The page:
IN RE: MARVIN Q. (Anonymous).

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Supreme Court, Appellate Division, Second Department, New York.

IN RE: MARVIN Q. (Anonymous). Nassau County Department of Social Services, petitioner-respondent; Rafael Q. (Anonymous), appellant, et al., respondent.  (Proceeding No. 1) In the Matter of Nashly Q. (Anonymous). Nassau County Department of Social Services, petitioner-respondent; Rafael Q. (Anonymous), appellant, et al., respondent.  (Proceeding No. 2).

Decided: November 27, 2007

ROBERT W. SCHMIDT, J.P., REINALDO E. RIVERA, FRED T. SANTUCCI, and RUTH C. BALKIN, JJ. Thomas F. Liotti, Garden City, N.Y., for appellant. Lorna B. Goodman, County Attorney, Mineola, N.Y. (Karen Hutson of counsel), for petitioner-respondent.

In related child abuse and neglect proceedings pursuant to Family Court Act article 10, Rafael Q., the maternal uncle of the subject children, appeals from an order of the Family Court, Nassau County (Schwartz Zimmerman, J.), dated January 24, 2007, which, inter alia, granted the Law Guardian's motion to disqualify his attorney from representing him in the proceedings.

ORDERED that the order is affirmed, with costs.

 The disqualification of an attorney is a matter which rests within the sound discretion of the court (see Campolongo v. Campolongo, 2 A.D.3d 476, 768 N.Y.S.2d 498;  Olmoz v. Town of Fishkill, 258 A.D.2d 447, 684 N.Y.S.2d 611;  Fischer v. Deitsch, 168 A.D.2d 599, 563 N.Y.S.2d 839).   Although “[a] party's entitlement to be represented in ongoing litigation by counsel of his or her own choosing is a valued right which should not be abridged,” such right will not supersede a clear showing that disqualification is warranted (Campolongo v. Campolongo, 2 A.D.3d at 476, 768 N.Y.S.2d 498;  see Horn v. Municipal Info. Servs., 282 A.D.2d 712, 724 N.Y.S.2d 320).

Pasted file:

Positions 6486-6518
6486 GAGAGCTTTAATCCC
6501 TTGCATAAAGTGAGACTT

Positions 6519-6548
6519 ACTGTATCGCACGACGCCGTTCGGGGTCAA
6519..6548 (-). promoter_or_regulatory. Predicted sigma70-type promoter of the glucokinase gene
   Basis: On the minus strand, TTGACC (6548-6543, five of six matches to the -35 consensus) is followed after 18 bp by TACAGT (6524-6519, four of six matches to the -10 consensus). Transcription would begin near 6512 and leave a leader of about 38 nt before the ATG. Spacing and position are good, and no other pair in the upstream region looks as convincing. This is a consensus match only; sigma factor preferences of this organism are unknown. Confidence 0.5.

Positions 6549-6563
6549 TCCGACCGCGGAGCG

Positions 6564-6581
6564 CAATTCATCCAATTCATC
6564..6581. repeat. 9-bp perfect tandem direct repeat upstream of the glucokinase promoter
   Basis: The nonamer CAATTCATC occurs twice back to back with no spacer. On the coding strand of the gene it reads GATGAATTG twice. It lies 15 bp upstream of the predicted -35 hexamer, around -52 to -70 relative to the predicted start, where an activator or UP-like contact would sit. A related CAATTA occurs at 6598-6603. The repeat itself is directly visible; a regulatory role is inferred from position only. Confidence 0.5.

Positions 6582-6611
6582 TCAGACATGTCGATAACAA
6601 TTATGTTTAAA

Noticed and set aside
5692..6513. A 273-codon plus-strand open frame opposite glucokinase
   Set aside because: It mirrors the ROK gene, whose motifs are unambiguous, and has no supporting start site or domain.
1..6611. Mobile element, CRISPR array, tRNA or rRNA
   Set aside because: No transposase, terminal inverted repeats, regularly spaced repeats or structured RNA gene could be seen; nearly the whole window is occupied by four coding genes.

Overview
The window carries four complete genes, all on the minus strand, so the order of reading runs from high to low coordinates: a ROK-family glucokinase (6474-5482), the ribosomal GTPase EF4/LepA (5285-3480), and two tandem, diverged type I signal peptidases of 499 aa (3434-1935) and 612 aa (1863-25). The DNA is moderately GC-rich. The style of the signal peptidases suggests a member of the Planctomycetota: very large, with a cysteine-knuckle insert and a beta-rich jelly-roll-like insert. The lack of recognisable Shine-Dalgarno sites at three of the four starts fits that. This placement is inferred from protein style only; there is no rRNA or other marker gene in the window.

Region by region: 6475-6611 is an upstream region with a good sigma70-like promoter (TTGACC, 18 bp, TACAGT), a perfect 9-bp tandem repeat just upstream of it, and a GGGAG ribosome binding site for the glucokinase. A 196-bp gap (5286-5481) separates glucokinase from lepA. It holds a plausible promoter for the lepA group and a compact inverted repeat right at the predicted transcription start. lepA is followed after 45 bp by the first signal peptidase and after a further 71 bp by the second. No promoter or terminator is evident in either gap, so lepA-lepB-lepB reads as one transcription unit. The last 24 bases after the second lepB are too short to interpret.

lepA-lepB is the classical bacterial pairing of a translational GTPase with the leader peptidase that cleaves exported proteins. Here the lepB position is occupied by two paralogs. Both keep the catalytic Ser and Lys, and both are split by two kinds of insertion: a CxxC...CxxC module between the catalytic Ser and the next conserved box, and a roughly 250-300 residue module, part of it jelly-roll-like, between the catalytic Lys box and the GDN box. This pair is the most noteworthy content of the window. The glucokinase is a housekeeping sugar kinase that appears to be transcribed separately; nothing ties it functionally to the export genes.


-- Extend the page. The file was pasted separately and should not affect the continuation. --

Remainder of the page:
In the case at bar, the appellant's attorney, whose office represented the appellant in the Family Court, violated Code of Professional Responsibility DR 7-104(A)(1) (see 22 NYCRR 1200.35[a][1] ) by, without the Law Guardian's knowledge and consent, allowing members of his law firm to interview the subject child and by procuring an affidavit from the child regarding the pending Family Court proceedings.  “The appointment of a Law Guardian to protect the interests of a child creates an attorney-client relationship, and the absence of the Law Guardian at the subject interview constituted a denial of the child's due process rights” (Campolongo v. Campolongo, 2 A.D.3d at 476, 768 N.Y.S.2d 498;  see also Matter of Samuel H., 208 A.D.2d 746, 747, 618 N.Y.S.2d 42;  Family Ct. Act § 241).

Accordingly, under the circumstances of this case, there was a clear showing that disqualification was warranted.   Thus, the Family Court providently exercised its discretion in granting the Law Guardian's motion to disqualify the appellant's counsel.   The court also properly precluded use of the child's affidavit in the Family Court proceedings (see Campolongo v. Campolongo, 2 A.D.3d at 476, 768 N.Y.S.2d 498).

The appellant's remaining contentions are without merit.

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